Once she'd finished adding as much dye as she wanted, I wrapped the wool top in the cling film it was sitting on and gave it a gentle squeeze to spread the colours through the wool a bit more.

Now, it's somewhere here that I made my first mistake. I followed instructions that I'd read elsewhere that said to microwave the wool on full for 2 minutes, let it cool down for a little while and then microwave on full for a further 2 minutes. I have a pretty powerful microwave and after 4 minutes on full, my dyed wool was incredibly hot and looked more like funky coloured dreadlocks. My wool had started to felt and mat together.  Another mistake I made was that I rinsed the tops under cool water while they were still quite hot - another rooky mistake which probably aided the felting process further.

As you can see, it's not totally felted, but it's on its way. It needed an awful lot of pulling apart and separating of the fibres to just get the wool top to dry.

Still, I was really pleased with how the colours turned out. I think my daughter did a pretty good job... 

I've always wondered how dyers make those beautiful braids and so I found this article which showed the technique in more detail. Yes, I know it was a fairly pointless exercise, but it's really pretty and gives me a better idea of how the colours will work together.

At this stage I wasn't sure whether I was going to make a fractal spun yarn or a Navajo plied yarn, however I made yet another mistake here. I'd misunderstood the instruction for spinning a fractal spun yarn and so I broke my dyed length of top in half horizontally, instead of splitting it vertically all the way down the centre. I then split one of my halves into three narrow sections to give me shorter colour changes.

The intention was to spin the three narrower tops, by which time I would have made the decision between Navajo or fractal spun yarn.

I had originally hoped that I would be able to spin it straight from the top, or from the fold, but as it was very matted I ended up having to tug wisps of fibres out and card it on hand carders. I was very careful to maintain the colour graduation by arranging it on the carder in the order that it came off the top.

After a bit of a rocky start, I managed to get into a bit of a carding rhythm, so I had a lovely neat row of rolags all ready for spinning, arranged in order. It's an obsessive handspinner's dream!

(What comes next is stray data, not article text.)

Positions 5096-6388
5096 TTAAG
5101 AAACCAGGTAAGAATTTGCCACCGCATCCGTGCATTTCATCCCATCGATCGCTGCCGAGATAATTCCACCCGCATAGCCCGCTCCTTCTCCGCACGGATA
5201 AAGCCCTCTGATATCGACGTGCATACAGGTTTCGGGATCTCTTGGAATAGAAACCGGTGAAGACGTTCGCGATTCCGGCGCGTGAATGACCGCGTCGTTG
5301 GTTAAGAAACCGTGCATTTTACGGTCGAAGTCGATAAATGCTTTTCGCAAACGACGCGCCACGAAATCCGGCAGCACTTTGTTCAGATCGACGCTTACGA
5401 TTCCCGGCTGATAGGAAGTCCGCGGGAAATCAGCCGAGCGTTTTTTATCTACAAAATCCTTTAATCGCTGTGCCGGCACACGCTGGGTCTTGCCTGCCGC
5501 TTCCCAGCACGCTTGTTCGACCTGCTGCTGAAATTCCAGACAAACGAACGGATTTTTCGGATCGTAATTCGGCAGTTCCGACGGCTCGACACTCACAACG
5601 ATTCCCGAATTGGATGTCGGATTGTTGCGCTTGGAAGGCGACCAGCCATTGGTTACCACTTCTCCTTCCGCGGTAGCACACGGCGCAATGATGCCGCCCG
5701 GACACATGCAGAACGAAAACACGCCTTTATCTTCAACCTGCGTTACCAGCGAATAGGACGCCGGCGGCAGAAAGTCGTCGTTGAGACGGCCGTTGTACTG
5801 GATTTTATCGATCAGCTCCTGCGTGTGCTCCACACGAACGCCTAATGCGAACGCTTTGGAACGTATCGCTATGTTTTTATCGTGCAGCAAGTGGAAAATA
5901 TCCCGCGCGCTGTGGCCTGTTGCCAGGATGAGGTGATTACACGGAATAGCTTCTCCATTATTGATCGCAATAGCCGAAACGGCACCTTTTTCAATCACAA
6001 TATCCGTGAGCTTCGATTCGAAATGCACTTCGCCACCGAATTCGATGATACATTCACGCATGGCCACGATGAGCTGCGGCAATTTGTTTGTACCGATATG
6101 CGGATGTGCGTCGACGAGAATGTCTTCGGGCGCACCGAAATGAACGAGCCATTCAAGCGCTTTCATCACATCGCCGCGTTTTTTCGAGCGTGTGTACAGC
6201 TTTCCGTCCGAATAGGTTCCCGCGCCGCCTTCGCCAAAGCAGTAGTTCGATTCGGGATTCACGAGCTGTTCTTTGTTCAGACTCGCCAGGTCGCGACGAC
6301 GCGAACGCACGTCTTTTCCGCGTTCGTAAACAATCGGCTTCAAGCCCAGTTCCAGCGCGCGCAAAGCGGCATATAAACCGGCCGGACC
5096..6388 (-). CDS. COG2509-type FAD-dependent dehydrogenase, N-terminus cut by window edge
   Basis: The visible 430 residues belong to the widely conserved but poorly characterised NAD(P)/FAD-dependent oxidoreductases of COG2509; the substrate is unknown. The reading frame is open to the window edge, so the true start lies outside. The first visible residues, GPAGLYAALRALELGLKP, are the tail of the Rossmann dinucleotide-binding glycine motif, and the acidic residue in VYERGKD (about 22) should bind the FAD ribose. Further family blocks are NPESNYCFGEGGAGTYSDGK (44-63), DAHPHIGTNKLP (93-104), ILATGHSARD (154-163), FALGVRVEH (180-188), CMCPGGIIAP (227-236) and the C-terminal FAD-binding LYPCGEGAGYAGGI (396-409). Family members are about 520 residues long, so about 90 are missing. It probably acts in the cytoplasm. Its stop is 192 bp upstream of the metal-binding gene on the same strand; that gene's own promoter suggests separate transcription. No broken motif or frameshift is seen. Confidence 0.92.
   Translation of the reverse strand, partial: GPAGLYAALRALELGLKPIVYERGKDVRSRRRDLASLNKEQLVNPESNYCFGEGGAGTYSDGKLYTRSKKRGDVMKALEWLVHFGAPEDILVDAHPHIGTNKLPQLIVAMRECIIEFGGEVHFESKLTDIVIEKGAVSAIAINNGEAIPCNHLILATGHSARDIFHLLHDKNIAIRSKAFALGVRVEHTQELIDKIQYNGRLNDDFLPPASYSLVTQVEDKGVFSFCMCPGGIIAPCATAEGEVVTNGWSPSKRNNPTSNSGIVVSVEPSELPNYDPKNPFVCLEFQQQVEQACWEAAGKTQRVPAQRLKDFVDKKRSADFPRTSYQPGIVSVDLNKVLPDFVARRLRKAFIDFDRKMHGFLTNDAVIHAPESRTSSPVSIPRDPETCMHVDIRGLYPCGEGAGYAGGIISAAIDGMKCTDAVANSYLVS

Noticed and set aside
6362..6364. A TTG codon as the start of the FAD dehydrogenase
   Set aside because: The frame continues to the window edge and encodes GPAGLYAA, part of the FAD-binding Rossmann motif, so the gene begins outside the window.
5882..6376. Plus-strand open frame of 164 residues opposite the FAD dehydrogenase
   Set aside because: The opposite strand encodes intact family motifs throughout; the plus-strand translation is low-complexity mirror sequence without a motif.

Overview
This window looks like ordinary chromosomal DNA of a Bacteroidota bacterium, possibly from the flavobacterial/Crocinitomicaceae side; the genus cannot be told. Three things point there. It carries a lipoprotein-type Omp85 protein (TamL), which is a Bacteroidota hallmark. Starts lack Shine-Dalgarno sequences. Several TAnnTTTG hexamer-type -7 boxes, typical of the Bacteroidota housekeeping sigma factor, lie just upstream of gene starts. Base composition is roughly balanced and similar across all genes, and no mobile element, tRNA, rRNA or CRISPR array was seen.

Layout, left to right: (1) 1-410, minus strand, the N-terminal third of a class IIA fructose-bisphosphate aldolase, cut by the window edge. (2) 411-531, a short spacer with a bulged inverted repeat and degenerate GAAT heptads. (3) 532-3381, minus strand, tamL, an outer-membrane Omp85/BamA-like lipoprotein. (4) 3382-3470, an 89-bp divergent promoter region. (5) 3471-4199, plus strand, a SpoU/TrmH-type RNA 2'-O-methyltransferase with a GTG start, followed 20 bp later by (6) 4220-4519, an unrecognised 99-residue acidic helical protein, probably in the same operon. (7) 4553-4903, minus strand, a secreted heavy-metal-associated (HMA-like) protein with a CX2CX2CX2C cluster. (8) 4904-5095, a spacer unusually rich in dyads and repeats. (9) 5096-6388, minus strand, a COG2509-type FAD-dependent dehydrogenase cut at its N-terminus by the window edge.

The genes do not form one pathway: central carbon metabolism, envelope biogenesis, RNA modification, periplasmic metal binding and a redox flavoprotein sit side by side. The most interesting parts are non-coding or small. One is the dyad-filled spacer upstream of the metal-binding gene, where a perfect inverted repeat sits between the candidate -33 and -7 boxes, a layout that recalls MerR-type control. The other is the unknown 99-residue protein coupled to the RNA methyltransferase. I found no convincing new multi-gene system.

Here are the singles, spun on my Ashford Traveller. Once it had been hand carded, it actually spun up very well and I was able to spin a fairly fine yarn, albeit with a few felted slubs to give it that handspun charm.

Now, that I could see how long the colour sections were going to be, I decided that I would Navajo ply it as I wanted shorter colour changes. My intention is to knit a child's linen stitch scarf and I want to ensure that the yarn changes colour on every row at the very least.

This image above illustrates what can happen when you make the mistake of dividing the top in half horizontally and then spinning it independently of the second half.  The first two are spun from the first half of the hank and the second two are spun from the second half.  The two on the right have slightly richer, darker tones than the two on the left.  If I'd divided my tops into narrow sections lengthwise, all the way down the full length of the top, then these richer tones would be distributed throughout all of my yarn.

Despite the many mistakes I made in preparing my top, I'm still really pleased with how my yarn turned out and I can definitely understand why spinners love spinning from handpainted tops - there's something incredibly motivating and rewarding about spinning a yarn that constantly changes colours while you work it.  I will definitely be making another attempt at hand painting some more wool tops, especially now that I've got a much better idea of what I should have done.